For us, it’s about your own wellness and how to take care of yourself. And so, when we think about how we work in the business, that is our goal. We want to fight for a world where you don’t have to make compromises for your safety. For us, the Aura is a community dedicated to redefining how people think about personal safety, a space for personal expression, for candid conversation, storytelling, and being real. It’s where we amplify different voices around safety, sex, relationships, culture, student life, and wellness.

Sara: Basically, what is it like to be a young person moving through society? You know you were asking about the larger context of our business, and um and we really see Flare as a vehicle to lend a voice thanks to our research and conversations with thousands of people, we get to lend that voice to broader conversation that’s happening about women’s empowerment, place in the world, sexual assault. We think we have so many important stories to share based our research. Part of that is breaking down stereotypes that exist about safety. Like how Quinn was saying before where, people tend to think of personal safety being about someone sneaking up behind you in a dark alley and grabbing you, and that being the of 100% emergencies.

People don’t realize a majority of assault happens with someone you know, and those are delicate situation. People have to worry about how to be successful – socially, professionally, or academically – and so, they want the ability to de-escalate, not escalate by using something like pepper spray. They want that ability to de-escalate the moment that they feel like something’s wrong, not feel like they’re trapped and have to wait to see if this becomes an emergency that warrants an escalation. What we’re really doing is giving people’s tools to at earlier. And part of the education we’re pursuing is part of that, telling the world that young women know what they need. When you’re in an uncomfortable situation or a bad situation, only you know how to read that situation and what is right and what is not right – tapping into those energies that you feel in your body or that other people are giving off around you and how choosing how to act however you want to act. It’s about putting power back in young women’s hands, instead of feeling like it’s out of their control and something is being thrust upon them by someone else.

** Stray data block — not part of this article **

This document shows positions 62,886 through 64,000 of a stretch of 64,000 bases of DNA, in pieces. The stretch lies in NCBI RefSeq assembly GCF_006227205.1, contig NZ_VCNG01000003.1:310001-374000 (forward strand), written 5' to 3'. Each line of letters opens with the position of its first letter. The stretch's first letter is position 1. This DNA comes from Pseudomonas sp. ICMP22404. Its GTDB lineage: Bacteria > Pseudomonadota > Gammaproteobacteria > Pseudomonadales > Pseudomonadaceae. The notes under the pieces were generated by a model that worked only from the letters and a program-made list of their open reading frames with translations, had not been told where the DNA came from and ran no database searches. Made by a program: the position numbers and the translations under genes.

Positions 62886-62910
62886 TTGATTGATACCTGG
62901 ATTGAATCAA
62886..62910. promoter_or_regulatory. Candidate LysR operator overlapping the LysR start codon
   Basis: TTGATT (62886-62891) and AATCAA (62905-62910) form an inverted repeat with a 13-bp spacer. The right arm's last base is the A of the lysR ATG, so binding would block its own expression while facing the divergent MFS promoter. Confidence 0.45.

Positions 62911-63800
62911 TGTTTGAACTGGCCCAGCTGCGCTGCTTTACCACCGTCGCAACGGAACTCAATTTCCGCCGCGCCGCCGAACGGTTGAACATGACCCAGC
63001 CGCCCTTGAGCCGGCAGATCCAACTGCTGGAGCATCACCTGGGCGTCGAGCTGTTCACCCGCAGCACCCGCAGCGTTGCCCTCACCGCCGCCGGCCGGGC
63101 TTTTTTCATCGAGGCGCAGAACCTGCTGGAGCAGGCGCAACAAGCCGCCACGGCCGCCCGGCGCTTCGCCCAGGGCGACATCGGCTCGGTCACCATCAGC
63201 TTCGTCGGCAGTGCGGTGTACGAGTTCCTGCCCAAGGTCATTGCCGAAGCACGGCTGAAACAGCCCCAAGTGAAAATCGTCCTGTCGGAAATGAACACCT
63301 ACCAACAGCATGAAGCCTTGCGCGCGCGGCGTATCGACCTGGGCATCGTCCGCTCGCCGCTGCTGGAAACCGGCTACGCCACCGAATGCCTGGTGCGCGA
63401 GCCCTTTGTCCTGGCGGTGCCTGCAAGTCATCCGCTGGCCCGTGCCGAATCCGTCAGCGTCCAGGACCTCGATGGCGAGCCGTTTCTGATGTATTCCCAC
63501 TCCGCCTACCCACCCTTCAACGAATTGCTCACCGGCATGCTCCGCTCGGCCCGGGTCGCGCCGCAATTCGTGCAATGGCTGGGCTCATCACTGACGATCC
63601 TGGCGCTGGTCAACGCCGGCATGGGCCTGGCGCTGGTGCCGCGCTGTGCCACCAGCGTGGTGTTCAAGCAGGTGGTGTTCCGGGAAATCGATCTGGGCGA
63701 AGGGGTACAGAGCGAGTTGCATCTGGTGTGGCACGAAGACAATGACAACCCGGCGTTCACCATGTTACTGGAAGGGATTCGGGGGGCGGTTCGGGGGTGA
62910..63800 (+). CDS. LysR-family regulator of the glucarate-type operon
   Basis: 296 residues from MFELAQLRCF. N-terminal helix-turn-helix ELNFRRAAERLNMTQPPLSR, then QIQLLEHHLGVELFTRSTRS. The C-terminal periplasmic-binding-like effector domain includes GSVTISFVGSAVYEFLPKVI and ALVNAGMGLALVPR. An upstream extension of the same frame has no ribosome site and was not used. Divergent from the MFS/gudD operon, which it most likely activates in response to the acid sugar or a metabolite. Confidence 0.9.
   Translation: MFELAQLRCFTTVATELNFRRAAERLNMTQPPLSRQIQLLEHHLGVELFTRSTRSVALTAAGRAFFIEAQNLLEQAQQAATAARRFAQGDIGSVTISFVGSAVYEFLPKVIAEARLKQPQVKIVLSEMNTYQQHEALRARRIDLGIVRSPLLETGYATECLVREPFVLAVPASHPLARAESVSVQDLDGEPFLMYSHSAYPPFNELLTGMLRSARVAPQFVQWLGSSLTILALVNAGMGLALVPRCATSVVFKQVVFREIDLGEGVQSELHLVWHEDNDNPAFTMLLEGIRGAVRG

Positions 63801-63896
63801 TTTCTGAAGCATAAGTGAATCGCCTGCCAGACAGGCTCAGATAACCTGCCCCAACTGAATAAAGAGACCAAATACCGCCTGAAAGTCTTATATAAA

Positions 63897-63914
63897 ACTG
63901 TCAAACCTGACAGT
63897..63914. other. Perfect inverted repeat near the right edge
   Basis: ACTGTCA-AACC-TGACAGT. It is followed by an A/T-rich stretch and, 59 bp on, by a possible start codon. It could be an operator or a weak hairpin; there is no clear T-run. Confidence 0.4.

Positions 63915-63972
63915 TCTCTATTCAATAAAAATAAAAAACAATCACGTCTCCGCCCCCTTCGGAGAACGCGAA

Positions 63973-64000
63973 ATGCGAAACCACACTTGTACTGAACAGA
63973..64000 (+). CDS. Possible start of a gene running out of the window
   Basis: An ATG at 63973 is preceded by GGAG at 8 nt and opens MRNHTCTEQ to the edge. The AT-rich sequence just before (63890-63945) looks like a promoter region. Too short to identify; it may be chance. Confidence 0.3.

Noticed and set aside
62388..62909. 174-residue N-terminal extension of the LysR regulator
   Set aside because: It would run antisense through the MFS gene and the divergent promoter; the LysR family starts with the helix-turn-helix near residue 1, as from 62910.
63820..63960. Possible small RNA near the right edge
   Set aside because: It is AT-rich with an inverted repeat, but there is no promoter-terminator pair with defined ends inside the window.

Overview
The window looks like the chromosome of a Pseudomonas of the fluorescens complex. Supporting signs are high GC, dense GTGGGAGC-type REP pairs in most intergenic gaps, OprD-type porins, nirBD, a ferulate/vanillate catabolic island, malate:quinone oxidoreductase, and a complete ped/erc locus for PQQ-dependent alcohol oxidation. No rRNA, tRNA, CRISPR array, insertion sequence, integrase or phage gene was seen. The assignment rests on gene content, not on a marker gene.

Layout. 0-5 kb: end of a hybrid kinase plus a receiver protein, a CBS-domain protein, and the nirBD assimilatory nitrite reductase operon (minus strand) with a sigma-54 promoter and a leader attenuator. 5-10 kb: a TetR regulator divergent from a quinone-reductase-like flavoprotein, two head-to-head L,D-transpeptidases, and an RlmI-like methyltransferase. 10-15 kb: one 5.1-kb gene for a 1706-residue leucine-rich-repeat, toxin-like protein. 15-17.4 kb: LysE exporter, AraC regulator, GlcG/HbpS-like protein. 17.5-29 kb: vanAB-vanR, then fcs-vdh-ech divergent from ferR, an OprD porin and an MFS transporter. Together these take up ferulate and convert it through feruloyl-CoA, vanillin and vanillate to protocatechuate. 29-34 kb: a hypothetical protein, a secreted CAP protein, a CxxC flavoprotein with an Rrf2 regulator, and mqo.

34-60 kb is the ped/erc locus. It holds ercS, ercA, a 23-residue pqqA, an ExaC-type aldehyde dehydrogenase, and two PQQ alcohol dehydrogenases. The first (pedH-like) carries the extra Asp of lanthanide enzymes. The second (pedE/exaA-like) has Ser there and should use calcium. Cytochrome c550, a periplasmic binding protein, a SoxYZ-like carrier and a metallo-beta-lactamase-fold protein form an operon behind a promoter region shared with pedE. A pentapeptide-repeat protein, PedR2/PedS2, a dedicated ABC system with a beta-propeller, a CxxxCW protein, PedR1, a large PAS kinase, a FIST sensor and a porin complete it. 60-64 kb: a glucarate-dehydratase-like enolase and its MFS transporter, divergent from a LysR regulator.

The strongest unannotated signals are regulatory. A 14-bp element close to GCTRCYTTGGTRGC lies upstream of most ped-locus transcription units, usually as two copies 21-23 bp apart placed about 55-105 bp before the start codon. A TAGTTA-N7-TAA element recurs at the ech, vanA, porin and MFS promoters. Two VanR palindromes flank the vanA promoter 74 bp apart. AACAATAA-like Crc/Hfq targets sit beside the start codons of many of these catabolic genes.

Quinn: We cannot emphasize enough how much this has been a community driven project. It’s not just built by us, it was built by so many people standing up and saying, ‘this is my story and I’m going to talk about it because people can learn from it.’  


Through your social media and larger brand, you make a careful and thoughtful effort to market towards young women, specifically young women in college right now. Can you talk about why this is such an important demographic to you and also are there any other kinds of people that Flare will reach and help?

Quinn: We want Flare to reach anyone who identifies with the issues that we face, the issue that a lot of people face around personal safety. We plan on adding a lot of feature to our mobile application that will make our audience bigger. But right now, our focus is really on people who are in college because the risks against personal safety are so much higher in college than in other times in people’s lives. And it’s a time when you should be exploring, you should be trying new things and feeling comfortable doing that. That’s what Flare is all about.

Sara: A lot of the product design is driven by women’s experience in the world because it’s also driven by my and Quinn’s experience in the world. It’s what inspired us to get into this business, but it’s not solely for women. Women experience this problem at a higher rate compared to other groups of people, so this is our first step. Everyone has to start somewhere, and we want to start with the group that’s experiencing the problem the most. So, women’s voices have been heard a lot in our product design but that doesn’t mean it’s only for women. It’s just where we’re starting but Flare is for people of all different ages, genders, races, all different kinds of identities who need safety for one reason or another, we want to provide solutions for all of them. We’re focusing on providing solutions for one group really successfully first, so we’re then able to expand even more to address all kinds of people’s identities.